Mechanism of RanGTP/TPX2 induced microtubule assembly during mitosis

Mechanism of RanGTP/TPX2 induced microtubule assembly during mitosisMechanism of RanGTP/TPX2 induced microtubule assembly during mitosis

Cell division is characterized by the dramatic reorganization of the microtubule network into a spindle shaped apparatus that segregates the chromosomes into the two daughter cells. Spindle assembly and function relies on complex protein interaction networks that are finely regulated in time and in space. In addition to phosphorylation-dephosphorylation reactions, recent work has shown that the small GTPase Ran in its GTP bound form plays an important role in the spatial regulation of spindle assembly (Gruss and Vernos, 2004). One of the proteins regulated by RanGTP during M-phase is the nuclear protein TPX2 (Targeting Protein for Xklp2) (Wittmann et al, 1998). After being released from importins by RanGTP TPX2 triggers the nucleation of microtubules. We have shown that TPX2 activity is essential for spindle assembly both in Xenopus egg extracts and in HeLa cells therefore suggesting that in general spindle assembly may require a centrosome independent assembly of microtubules in the vicinity of the chromosomes (Gruss et al., 2002; Wittmann et al., 2000).
TPX2 has additional functions. It targets the kinesin-like protein Xklp2 to the spindle poles (Wittmann et al, 2000) and the kinase Aurora A to spindle microtubules. We have previously shown that this interaction is regulated by RanGTP and 'locks' the kinase into an active conformation (Bayliss et al, 2003; Bayliss et al, 2004). This could potentially be a mechanism by which the RanGTP regulatory network around chromosomes is translated into a phosphorylation network associated to the forming spindle. We are currently investigating these issues and trying to determine the role of Aurora A activation in spindle assembly and cell cycle progression.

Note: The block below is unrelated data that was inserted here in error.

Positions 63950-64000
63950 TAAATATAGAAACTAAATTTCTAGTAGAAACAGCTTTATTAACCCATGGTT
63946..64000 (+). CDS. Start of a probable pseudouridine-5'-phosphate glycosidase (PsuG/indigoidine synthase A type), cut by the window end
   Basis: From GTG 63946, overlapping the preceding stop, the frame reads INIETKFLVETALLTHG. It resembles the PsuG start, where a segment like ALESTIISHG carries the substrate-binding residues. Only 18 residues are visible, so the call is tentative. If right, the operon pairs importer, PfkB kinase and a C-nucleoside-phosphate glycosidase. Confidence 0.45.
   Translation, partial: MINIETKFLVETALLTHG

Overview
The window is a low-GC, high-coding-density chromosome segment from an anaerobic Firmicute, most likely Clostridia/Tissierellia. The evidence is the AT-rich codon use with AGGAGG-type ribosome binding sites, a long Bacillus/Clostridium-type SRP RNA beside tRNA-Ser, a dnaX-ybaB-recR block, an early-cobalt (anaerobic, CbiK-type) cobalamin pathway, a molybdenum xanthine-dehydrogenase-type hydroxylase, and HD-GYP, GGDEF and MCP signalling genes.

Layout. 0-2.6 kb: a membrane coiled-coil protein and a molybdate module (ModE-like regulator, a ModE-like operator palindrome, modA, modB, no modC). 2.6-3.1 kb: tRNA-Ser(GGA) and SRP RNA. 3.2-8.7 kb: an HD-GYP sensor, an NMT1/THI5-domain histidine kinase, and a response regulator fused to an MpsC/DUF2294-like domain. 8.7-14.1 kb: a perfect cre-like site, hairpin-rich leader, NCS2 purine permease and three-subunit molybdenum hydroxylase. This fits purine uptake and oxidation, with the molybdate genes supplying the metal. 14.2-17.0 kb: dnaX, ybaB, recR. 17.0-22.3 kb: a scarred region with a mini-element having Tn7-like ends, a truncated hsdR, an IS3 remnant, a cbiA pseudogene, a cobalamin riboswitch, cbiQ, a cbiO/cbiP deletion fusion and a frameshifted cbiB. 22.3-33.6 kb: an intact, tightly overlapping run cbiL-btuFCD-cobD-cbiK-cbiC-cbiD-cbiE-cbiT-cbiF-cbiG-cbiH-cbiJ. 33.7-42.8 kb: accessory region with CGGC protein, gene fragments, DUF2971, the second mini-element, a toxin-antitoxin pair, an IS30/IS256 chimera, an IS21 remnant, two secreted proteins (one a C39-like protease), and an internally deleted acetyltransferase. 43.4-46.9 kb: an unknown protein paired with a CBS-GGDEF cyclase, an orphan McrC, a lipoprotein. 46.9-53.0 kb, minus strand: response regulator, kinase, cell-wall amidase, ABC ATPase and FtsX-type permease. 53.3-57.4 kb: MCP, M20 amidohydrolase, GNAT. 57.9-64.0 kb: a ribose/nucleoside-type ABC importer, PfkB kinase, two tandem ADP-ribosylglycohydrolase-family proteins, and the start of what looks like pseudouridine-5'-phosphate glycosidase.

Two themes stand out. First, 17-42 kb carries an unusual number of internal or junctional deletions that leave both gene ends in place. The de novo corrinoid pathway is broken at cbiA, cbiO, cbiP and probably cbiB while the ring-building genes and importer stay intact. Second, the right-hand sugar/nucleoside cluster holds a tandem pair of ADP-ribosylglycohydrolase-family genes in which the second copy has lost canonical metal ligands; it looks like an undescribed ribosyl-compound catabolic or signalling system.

Although we have shown that TPX2 is essential for RanGTP induced microtubule assembly in M-phase we do not know the mechanism involved. We have found that the C-terminal domain of TPX2 is sufficient and we are currently characterizing it at the structural and functional levels. In addition, we know that other factor(s) are also involved and that at least one or more of them are also under RanGTP regulation. We are currently trying to identify these factor(s) and performing experiments to understand their respective role in this pathway.

Model for the role of chromatin in spindle assembly. A gradient of RanGTP forms around the mitotic chromatin due to the enrichment of the exchange factor RCC1 on the chromatin and the presence of various factors that stimulate Ran GTPase activity (RanGAP and RanBPi) in the cytoplasm. RanGTP promotes the dissociation of NLS-proteins (like TPX2 and factor X) from importins. The released proteins trigger de novo microtubule nucleation and stabilization. In addition, some RanGTP regulated proteins increase microtubule nucleation and stabilization at the centrosome.